Did you ever have the kind of weekend that was so lousy, so disappointing, so utterly craptastic, that the only thing even remotely good about it was knowing that you could complain about it to your friends and colleagues? That’s the kind of weekend the Cleveland Indians just had.
Going into Detroit for a three-game series against the Tigers, the Indians had to figure that they had to win at least two out of three games to keep their playoff hopes alive. But that was not to be, as they lost on Friday and on Saturday. So they KNEW they had to win on Sunday. A Tigers sweep would just about sound the death knell for any Indians postseason hopes.
So what happened? Oh, come on. You already KNOW what happened. Despite being down by a run in the seventh inning, the Tigers beat the Indians on Sunday by a score of 6-4. In the seventh, Bryan Shaw, who has been an effective set-up man for the Tribe all season long, did the same thing he did on Saturday: he gave up a two-run jack to give the Tigers the lead. This time the homer came from the bat of Ian Kinsler. Shaw was atrocious on Sunday, giving up three hits and a walk and throwing a wild pitch while recording two outs, and those came on a hard-hit liner to Carlos Santana, who caught the ball and doubled up the runner on first.
The Tigers tacked on two more in the eighth inning. C.C. Lee began the inning by giving up a single and a walk. After a sacrifice bunt moved the runners to second and third, the Indians planned to intentionally walk the next batter, Kinsler again. Indians catcher Chris Gimenez moved out from behind the batter’s box to allow Lee to throw four lobs for the intentional walk, but Lee managed to throw the second pitch two feet to the left of Gimenez’s mitt, allowing the runner on third to score and the runner on second to advance to third. They did complete the intentional walk, but the next batter hit a grounder to the infield, allowing another run and giving the Tigers a 6-3 lead.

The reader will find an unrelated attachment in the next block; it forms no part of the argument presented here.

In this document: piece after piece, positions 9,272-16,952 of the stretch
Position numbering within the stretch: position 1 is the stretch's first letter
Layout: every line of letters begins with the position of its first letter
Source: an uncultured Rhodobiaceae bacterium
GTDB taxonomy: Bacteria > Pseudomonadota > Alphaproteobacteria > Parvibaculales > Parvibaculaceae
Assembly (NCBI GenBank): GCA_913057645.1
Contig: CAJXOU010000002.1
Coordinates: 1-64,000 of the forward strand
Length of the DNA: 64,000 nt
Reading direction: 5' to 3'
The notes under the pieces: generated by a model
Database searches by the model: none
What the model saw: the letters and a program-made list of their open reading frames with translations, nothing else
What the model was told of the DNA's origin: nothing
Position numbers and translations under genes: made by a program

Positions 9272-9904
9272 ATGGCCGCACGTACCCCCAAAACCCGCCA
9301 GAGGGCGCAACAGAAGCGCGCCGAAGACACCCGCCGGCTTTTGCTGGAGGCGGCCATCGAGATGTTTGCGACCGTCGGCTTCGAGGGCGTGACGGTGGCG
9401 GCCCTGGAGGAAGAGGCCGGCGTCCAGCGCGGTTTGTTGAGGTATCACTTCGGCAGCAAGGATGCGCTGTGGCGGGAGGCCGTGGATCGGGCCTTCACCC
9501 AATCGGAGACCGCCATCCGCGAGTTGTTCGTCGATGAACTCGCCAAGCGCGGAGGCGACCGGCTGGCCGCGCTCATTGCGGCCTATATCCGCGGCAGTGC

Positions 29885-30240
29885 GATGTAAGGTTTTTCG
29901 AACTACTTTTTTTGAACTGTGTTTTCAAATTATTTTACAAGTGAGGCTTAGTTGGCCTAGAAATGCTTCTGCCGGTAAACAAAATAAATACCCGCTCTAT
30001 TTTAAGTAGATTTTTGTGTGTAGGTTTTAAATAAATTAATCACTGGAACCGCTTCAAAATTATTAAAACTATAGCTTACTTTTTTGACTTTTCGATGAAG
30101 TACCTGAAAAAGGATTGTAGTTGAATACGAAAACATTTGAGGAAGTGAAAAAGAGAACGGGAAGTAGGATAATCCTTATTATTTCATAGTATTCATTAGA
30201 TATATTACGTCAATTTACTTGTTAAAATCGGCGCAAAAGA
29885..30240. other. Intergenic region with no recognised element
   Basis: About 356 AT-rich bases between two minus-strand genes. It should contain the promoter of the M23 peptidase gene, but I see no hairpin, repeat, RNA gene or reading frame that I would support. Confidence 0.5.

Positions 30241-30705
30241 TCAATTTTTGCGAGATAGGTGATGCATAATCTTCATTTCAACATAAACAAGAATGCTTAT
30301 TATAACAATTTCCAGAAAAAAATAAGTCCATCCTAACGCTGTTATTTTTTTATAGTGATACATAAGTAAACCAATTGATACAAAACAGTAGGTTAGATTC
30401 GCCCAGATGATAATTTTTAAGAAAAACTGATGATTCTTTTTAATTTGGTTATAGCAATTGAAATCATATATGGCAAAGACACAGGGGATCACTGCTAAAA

The Indians tried to mount a comeback in the ninth. They did push across another run when Michael Brantley singled and Carlos Santana doubled. Jason Kipnis followed with a walk, bringing the go-ahead run to the plate in the form of DH Yan Gomes. But Gomes hit into a textbook 6-4-3 double play. Tribe manager Tito Francona sent Jason Giambi to the plate as a pinch-hitter, hoping that the old man could tie the game with a home run. But it was not to be, as Giambi hit a fly ball to left, ending the game, the series, and any realistic hope the Indians might have had to play baseball in October this year.
Oh, sure, mathematically speaking, the Tribe isn’t dead yet. They have 14 games left to play this season. Maybe if they could win like 12 or 13 of those games, they might get a wild card berth. But realistically, they’re done. This weekend was their last, best chance to show everybody what they’re made of. And now, sadly, we have our answer.